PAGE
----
We were also treated to a 22° lunar halo an hour or so before the eclipse occurred. Often mistakenly called “lunar corona”, the lunar halo forms when moonlight refracts through hexagonal high altitude ice crystals. As no light is refracted at angles smaller than 22° the sky is darker inside the halo. It formed a complete circle for about 45 minutes. We were freezing our asses off and, while this was a superb distraction, once it was gone we still had to wait and freeze until the eclipse began. Why is it still so cold in the high desert in April?

Full moon with 22-degree lunar halo, Joshua Tree National Park.  The lunar halo (not to be cofused with lunar corona) forms when moonlight refracts through high altitude ice crystals. As no light is refracted at angles smaller than 22-degrees the sky is darker inside the halo
Full moon with 22-degree lunar halo, Joshua Tree National Park. The lunar halo (not to be cofused with lunar corona) forms when moonlight refracts through high altitude ice crystals. As no light is refracted at angles smaller than 22-degrees the sky is darker inside the halo.
Image ID: 30711  
Location: Joshua Tree National Park, California, USA
 

Cheers and thanks for looking!

Moonflowers - Desert Wildflowers at Night

Filed under: California, Desert — Tags: , , — on 3/12/2015

“Moonflowers” - with a nod to my favorite rock band, and the best guitarist of all time. Anza-Borrego Desert State Park, and the small community of Borrego Springs contained within, have had a reasonably nice wildflower bloom this year. That’s great news, since it has been awhile since the last nice bloom there that was not adversely affected by the black mustard plant. Alaskan photographer Ron Niebrugge kindly kept us up to date on the bloom from his winter location in Borrego Springs, and I managed to get out and try my hand at wildflower photography five times over the course of a week.

Dune Evening Primrose and Full Moon, Anza Borrego, Oenothera deltoides, Anza-Borrego Desert State Park, Borrego Springs, California
Dune Evening Primrose and Full Moon, Anza Borrego.
Image ID: 30497  
Species: Dune primrose, Oenothera deltoides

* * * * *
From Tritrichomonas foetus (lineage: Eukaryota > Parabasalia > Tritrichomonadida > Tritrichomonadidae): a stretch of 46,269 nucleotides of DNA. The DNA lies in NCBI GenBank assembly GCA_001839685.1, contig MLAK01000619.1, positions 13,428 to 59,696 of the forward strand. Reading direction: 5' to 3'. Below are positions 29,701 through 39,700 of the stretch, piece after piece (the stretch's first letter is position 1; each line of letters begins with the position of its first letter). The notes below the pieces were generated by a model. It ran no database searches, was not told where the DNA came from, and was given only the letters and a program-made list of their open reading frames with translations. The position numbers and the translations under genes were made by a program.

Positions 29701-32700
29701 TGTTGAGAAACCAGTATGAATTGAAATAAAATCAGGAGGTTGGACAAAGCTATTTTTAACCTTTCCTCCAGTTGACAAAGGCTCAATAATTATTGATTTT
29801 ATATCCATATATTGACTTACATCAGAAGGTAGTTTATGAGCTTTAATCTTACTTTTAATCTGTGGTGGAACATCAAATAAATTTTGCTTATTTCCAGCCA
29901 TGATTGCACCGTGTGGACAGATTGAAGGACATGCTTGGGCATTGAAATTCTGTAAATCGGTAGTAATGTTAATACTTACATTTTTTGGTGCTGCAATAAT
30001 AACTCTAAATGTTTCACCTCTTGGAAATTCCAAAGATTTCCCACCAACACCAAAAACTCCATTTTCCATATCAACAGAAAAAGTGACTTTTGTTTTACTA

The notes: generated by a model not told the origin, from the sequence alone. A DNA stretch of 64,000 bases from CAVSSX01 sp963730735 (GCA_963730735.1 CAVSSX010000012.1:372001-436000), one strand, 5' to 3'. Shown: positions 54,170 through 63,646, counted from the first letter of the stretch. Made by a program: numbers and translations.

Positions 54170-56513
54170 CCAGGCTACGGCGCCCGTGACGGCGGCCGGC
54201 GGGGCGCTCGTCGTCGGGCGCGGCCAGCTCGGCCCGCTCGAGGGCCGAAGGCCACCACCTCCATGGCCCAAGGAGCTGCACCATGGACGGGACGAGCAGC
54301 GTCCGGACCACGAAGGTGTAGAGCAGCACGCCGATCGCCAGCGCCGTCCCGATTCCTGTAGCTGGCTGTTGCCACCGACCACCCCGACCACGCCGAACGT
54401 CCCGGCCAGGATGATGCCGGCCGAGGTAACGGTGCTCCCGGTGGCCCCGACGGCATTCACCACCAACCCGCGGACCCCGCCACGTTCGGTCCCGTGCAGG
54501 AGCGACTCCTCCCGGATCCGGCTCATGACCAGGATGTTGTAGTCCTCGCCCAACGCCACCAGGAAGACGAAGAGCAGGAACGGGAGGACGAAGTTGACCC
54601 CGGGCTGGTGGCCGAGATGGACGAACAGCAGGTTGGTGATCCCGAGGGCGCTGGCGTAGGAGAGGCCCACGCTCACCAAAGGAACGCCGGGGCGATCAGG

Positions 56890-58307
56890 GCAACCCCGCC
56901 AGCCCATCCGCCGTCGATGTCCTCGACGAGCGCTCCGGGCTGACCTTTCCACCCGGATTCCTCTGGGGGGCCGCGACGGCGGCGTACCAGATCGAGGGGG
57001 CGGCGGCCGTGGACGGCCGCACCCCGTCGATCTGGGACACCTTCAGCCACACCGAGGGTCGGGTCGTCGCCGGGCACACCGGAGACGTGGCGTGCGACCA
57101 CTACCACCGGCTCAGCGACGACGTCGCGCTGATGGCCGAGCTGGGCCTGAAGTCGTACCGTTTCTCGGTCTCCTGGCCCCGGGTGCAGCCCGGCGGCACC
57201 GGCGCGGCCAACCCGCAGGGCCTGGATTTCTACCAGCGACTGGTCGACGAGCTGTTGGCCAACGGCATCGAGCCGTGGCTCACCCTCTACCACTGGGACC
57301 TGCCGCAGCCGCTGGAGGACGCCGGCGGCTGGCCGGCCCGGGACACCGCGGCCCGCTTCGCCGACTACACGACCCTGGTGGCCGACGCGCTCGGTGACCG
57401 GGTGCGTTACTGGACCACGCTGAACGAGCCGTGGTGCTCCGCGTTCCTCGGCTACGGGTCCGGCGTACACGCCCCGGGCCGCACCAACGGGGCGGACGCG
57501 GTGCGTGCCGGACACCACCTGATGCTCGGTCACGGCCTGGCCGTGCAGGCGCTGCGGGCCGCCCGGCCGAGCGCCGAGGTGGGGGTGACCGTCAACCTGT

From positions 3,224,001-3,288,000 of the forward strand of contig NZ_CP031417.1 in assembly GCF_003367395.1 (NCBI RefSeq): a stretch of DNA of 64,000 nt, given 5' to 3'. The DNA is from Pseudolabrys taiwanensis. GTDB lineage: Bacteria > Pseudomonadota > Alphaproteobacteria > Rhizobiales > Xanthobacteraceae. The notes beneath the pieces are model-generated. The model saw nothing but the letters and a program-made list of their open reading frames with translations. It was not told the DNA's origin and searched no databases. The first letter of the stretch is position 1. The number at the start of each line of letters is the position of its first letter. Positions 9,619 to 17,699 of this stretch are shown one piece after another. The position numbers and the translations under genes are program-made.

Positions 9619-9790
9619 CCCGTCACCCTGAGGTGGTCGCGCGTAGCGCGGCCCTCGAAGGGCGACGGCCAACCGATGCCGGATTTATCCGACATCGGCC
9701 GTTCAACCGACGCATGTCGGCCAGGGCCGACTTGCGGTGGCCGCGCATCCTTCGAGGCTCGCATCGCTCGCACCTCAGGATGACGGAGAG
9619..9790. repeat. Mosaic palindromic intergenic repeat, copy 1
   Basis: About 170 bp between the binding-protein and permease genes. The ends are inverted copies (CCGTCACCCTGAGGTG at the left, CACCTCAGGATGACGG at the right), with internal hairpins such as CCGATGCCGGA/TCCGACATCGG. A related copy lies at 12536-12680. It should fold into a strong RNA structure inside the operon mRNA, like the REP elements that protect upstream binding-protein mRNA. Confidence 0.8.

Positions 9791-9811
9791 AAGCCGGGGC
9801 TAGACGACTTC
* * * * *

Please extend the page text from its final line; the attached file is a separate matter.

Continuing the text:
Location: Anza-Borrego Desert State Park, Borrego Springs, California, USA
 

Anza-Borrego is only 75 miles from my home in Carlsbad, and the entire mountains along the way are beautiful right now, including the oaks on Mount Palomar and the rolling hills around Lake Henshaw, so the drive itself was fun each time. My first visit was actually a detour on the way to Death Valley, so I really just went to scout and find the densest, healthiest patch of flowers I could find, free from the hordes of caterpillars and footprints that had overtaken DiGiorgio Road a short time before. I did have some great evening storm clouds over the flowers, and managed a few photos. I found the best area well to the north of Henderson Canyon Road. From just before before a big rain, to a few days after the rain and then into a dry hot spell, I was able to watch this one patch of flowers flourish with moisture, rise out of the sand and bloom, only to be overtaken by moth caterpillars and dry conditions and soon reduced to virtually nothing in 9 days. Having not had a chance to really photograph my favorite wildflower — the dune evening primrose (Oenothera deltoides) — in some years, I tried photographing it in as many ways as I could think of, knowing it will probably be some years again before I see such nice displays. I shot these commando, working quickly and in one instance shooting handheld, while the moon rose (top photo) and fell (bottom photo). Cheers, and thanks for looking!

Dune evening primrose (white) and sand verbena (purple) mix in beautiful wildflower bouquets during the spring bloom in Anza-Borrego Desert State Park, Oenothera deltoides, Borrego Springs, California
Dune evening primrose (white) and sand verbena (purple) mix in beautiful wildflower bouquets during the spring bloom in Anza-Borrego Desert State Park.
Image ID: 30502  
Species: Dune primrose, Oenothera deltoides
Location: Anza-Borrego Desert State Park, Borrego Springs, California, USA
 

Elephants (Three Different Ones)

I am starting to post my images from a fantastic safari experience in Kenya in September, and searched on the term “elephant” in my own stock files and found these three came to the top. I immediately thought “Elephants (Three Different Ones)”. Yes, I am a Pink Floyd fan, naturally. And no I don’t mean that kind of pink floyd. Cheers, and thanks for looking!